Disliking School and Losing Confidence: The Matthew Effect and Your Child

January 16, 2013 by Geoff Nixon

matthew effect

Somewhere between second and fourth grade, parents and teachers begin to observe a very noticeable difference among kids when it comes to both their academic performance and their feelings about school. Usually, the two go hand in hand. Youngsters who perform well in school find it enjoyable while those who struggle academically often dislike school. Makes sense, right? The question is, which comes first: a child’s poor academic performance or his disdain for school? Psychologist Keith Stanovich says it’s the latter and pinpoints literacy issues as the main culprit for academic failure in the early primary grades and beyond.

Stanovich was the first to coin the term “the Matthew Effect” as a way of illustrating the negative psychological effects a child experiences as a result of struggling to acquire literacy. The term has its origins in scripture, namely the verse in Matthew that reads, “For whosoever hath, to him shall be given, and he shall have more abundance: but whosoever hath not, from him shall be taken away even that he hath,” or in layman’s terms, the rich get richer and the poor get poorer. Although you can probably think of a dozen different ways that this adage can apply to our daily lives, the way it impacts young school children is of particular concern.

What is the Matthew Effect?

At some point during the early elementary years, students have to make the transition between learning to read and reading to learn. Those students who have yet to learn to read fluently begin to lag behind as more and more subject matter content is delivered through textbooks. They suddenly find themselves struggling not just in the area of Language Arts but in Science and Math as well, subjects that they may have otherwise excelled in had they not been required to read a textbook in order to learn the information. Unfortunately, once students begin to fall behind, some of them never catch up. That’s why it’s imperative that parents learn to recognize the signs of the downward side of the Matthew Effect, so that they can intervene to stop the cycle of failure and defeat that many elementary children experience.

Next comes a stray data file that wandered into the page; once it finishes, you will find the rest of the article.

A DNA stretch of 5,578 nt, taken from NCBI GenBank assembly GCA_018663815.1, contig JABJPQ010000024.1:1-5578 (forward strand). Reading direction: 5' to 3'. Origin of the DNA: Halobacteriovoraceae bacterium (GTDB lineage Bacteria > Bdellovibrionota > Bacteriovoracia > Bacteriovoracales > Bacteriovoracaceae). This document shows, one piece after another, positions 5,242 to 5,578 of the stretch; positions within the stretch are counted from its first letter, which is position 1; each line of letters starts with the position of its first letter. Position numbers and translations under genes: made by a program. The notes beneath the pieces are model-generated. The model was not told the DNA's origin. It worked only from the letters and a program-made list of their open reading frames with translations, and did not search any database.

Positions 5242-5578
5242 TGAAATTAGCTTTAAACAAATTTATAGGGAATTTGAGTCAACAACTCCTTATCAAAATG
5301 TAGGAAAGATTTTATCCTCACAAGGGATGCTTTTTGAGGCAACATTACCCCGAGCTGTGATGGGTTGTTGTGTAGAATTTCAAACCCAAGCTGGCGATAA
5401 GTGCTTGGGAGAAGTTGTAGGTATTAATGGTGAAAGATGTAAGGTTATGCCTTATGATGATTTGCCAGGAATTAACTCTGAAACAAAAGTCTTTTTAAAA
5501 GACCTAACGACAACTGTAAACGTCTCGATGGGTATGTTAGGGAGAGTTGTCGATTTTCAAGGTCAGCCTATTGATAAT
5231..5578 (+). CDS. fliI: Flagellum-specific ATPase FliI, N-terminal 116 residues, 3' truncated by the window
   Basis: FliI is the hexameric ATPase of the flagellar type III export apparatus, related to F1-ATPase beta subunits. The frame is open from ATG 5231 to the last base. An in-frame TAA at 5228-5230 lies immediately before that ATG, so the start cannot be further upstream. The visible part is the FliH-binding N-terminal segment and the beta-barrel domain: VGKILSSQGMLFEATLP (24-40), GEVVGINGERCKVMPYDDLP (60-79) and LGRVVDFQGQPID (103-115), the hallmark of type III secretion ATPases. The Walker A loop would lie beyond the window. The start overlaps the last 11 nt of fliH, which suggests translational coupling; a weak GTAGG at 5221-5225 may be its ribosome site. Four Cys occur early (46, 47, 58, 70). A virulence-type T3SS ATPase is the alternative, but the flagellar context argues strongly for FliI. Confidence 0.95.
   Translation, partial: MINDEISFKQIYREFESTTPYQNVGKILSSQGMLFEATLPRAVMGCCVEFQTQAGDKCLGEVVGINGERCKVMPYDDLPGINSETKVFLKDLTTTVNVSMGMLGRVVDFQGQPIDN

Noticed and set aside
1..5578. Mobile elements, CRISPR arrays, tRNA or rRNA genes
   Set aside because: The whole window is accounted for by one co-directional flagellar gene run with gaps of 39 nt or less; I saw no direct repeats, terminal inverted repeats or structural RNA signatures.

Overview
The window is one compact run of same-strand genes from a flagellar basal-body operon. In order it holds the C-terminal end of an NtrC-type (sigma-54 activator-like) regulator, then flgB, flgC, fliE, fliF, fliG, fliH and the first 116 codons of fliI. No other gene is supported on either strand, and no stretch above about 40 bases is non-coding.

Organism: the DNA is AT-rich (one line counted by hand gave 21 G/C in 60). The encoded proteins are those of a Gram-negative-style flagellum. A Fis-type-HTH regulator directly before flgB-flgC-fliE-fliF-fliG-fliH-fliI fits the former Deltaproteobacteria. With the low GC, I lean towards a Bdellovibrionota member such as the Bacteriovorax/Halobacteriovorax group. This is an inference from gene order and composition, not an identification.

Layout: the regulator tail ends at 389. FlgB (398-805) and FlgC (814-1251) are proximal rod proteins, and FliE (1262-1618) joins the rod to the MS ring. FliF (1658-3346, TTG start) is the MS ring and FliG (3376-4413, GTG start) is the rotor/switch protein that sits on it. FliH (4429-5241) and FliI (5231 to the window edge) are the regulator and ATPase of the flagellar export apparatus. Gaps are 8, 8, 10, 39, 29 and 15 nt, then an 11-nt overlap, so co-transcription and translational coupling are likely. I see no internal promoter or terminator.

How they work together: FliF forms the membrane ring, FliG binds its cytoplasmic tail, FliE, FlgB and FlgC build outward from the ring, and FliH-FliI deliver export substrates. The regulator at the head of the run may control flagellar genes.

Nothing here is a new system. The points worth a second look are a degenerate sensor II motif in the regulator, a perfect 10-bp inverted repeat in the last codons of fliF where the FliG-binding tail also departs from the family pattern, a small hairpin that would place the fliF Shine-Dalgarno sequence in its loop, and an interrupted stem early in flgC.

What are the Signs of the Matthew Effect?

Although every child is different, there are some general signs of the Matthew Effect that all parents should be aware of. These include:

  • Resists new things, no longer a learning risk-taker
  • Anxiety over assignments, homework, tests
  • Suddenly dislikes school
  • A drop in grades or standardized test scores

What Can I Do to Help?

If you notice signs of a negative spiral and are worried that it may be impacting your child’s academic success or emotional wellbeing, rest assured that there are steps you can take to turn the proverbial ship around and get your child back on the path to calmer waters. That doesn’t mean there is a one-size-fits-all solution, however.

While some experts argue that retention is the answer, the data doesn’t clear show that retention makes a difference.  Most parents turn to tutoring to help their children cope, but tutoring does not address the source of declining confidence and skill that is at the heart of a downward trend.  The best answer is grade-level remediation (either at home or school, but ideally both!) that gets at the source of confidence erosion, the reading or learning delays that are undermining performance at school.  Fast ForWord software by Gemm Learning is one such program.

Nearly everyone agrees that something must be done, though. Crossing your fingers and hoping that your child catches up with his peers simply isn’t an option.